This new wave of entertainment glory came hand in hand with the boom of reality TV. In every episode of realistic fabrication that comes with American Idol, The Bachelor and numerous other reality TV shows, there is style. The symbolic nature of clothing and accessories has made of broke many familiar strangers of the reality TV phenomenon. But the fun style can bring through the big bad machine of entertainment does not stop there. Style has its very own shows that tell you what to dress, how to act, how to host a party, design your bedroom, your garden, your spouse. The greatest feat of all was the industries ability to create a network devoted to this mound of crap. The style network is a great idea, don’t get me wrong, just as much as I believe style is important to the formation and assertation of identity, I believe that our chosen modes of entertainment and the creation of such entertainment are fundamental to the human cultural experience. But why are we so eager to accept not style as representation, but style as both form and function.

I confess, I have my guilty pleasures, I thoroughly enjoyed Trading Spaces when it was fresh and funny, and I do get into the whole frenzy of American Idol every now and then; it just seems absurd to me that the ideals and attitudes of runway models, fashion mavens and designer guru’s that were once relegated to an elite group who looked down their noses at the rest of us bumbling fashion victims has not only lost a whole lot of class, but is a integral part of the average persons TV consumption. The dumbed-down versions of interior decorating, personal shoppers and grandiose makeovers are being sold to the public as the be all and end all of the ‘reality’ of life. Style is no longer seen as personal taste and expression, but that which is to be controlled and dominated, a mysterious beast that needs conquering not to mention a cast of characters to help you, worthy of Quixote himself.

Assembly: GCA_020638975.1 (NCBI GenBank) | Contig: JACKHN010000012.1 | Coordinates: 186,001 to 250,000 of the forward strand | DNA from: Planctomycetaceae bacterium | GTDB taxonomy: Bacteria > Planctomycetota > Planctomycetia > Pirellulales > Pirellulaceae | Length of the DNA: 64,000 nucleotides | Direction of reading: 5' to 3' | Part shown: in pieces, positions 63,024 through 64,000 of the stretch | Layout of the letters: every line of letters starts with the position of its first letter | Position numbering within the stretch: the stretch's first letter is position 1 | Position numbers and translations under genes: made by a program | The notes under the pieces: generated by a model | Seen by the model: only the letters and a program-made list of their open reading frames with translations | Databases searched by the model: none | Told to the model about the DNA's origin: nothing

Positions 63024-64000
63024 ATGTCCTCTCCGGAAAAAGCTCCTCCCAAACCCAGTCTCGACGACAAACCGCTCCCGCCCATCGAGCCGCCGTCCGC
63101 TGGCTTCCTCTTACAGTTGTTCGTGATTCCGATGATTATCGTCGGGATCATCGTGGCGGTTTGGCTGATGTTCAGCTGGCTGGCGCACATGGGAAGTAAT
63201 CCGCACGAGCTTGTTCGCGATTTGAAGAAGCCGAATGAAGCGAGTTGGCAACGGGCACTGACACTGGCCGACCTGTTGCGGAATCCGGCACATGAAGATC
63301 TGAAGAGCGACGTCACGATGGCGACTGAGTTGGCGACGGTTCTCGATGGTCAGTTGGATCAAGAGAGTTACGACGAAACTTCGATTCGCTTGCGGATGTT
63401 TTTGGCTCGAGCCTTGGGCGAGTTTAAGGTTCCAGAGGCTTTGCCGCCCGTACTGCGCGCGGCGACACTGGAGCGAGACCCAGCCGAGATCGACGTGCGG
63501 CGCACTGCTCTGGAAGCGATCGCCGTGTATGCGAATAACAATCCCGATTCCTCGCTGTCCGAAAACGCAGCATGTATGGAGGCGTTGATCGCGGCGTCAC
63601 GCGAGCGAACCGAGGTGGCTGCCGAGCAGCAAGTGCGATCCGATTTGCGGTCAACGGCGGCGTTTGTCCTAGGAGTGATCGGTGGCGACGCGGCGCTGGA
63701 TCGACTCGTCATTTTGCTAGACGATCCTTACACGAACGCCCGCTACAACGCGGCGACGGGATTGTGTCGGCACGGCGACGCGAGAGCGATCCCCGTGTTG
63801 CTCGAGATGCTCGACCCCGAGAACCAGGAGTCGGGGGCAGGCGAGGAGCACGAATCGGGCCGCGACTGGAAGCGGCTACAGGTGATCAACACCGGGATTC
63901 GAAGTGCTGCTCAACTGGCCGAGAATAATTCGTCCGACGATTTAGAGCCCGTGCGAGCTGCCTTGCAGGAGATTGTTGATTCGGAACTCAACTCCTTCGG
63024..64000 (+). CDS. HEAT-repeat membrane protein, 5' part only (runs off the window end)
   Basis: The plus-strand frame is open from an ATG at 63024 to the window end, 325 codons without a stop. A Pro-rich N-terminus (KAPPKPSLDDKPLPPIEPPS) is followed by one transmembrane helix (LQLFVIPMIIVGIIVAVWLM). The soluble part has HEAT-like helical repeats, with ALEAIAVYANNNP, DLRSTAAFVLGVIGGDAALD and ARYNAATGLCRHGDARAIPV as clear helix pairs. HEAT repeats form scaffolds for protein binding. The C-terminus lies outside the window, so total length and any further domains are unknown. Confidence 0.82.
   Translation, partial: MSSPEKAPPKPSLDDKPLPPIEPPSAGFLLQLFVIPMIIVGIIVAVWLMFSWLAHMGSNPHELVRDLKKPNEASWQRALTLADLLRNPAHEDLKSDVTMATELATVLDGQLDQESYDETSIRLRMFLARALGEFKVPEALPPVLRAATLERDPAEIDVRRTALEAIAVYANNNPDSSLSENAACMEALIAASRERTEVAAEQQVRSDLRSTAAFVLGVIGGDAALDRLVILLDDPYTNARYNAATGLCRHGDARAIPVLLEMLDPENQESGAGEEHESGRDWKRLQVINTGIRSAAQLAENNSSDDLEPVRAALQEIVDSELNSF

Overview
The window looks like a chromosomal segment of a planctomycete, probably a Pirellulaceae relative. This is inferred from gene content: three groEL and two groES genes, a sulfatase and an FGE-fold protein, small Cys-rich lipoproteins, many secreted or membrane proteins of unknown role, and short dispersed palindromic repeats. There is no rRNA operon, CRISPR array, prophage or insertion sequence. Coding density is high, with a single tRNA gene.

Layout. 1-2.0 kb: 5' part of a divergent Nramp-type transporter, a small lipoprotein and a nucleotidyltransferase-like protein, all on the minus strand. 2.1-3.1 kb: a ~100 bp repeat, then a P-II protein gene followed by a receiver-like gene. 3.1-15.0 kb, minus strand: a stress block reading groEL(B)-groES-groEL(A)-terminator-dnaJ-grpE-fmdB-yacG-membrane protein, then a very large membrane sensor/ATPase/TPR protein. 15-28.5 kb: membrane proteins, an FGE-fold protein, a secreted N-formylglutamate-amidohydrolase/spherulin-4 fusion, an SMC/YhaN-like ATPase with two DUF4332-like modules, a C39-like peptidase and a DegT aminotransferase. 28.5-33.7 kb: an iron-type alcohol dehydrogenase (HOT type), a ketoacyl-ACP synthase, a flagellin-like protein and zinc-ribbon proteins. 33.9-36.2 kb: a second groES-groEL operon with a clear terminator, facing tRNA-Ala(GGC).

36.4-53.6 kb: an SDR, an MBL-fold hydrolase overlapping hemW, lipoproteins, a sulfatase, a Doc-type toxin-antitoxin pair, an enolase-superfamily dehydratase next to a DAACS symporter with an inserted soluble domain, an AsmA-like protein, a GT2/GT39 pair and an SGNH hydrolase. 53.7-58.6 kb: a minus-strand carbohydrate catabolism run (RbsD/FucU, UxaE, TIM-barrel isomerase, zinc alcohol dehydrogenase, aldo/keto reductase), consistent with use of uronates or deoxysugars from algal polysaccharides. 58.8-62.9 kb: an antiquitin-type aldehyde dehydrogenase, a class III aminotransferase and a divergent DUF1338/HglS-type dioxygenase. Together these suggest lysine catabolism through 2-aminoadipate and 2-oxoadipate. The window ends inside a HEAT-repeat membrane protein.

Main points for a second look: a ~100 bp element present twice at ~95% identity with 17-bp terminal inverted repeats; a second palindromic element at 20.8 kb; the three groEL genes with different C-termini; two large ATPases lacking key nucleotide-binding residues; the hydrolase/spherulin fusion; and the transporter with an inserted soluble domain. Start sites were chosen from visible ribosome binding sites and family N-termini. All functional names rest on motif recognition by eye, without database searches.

Bombay Dreams

I have to admit, before I start this article, that I am a bit out of practice. Out of practice of being an audience member for a Broadway play that is. It has been some time since I have seen a play and a lot has changed since the time when I would frequent the midtown theatres and second rate off-off Broadway shows on Long Island. So, feeling a bit out of touch with the grandiose world of Broadway, I made my way downtown to the Broadway Theatre to see the preview of Bombay Dreams.

Back story: Bombay Dreams is the story of a young man living in the slums of Bombay who dreams of becoming a Bollywood star to save his family’s home from destruction. Exceedingly simple plot, which I thought would grow into a predictable but endearing story. The plot includes all of the predictable twists, including romance, fame, conflict of interests and morals etc. Obviously this set up has enough leeway to prove itself either a disaster or a smash hit. Production by Andrew Lloyd Weber gave me much of the same ambivalence, with a wonderful hit like Phantom of the Opera, one of my favorite musicals, and another miraculously long-running demon of a musical, the ever-infamous, Cats. So up to the point of the big opening number I was both excited and wary.

Akaash, the main character played by Manu Narayan enters and addresses the audience to prepare them for the “big opening number” (“Salam Bombay”). I assume that this little break of the fourth wall was suppose to set up the premise of the spectacle of Bollywood that the play was proposing to emulate and preparing the audience for the joking manner in which the play would repeatedly refer to itself. Unfortunately the chosen words of the script are poor. It was this that I feel was the ultimate downfall of a promising play.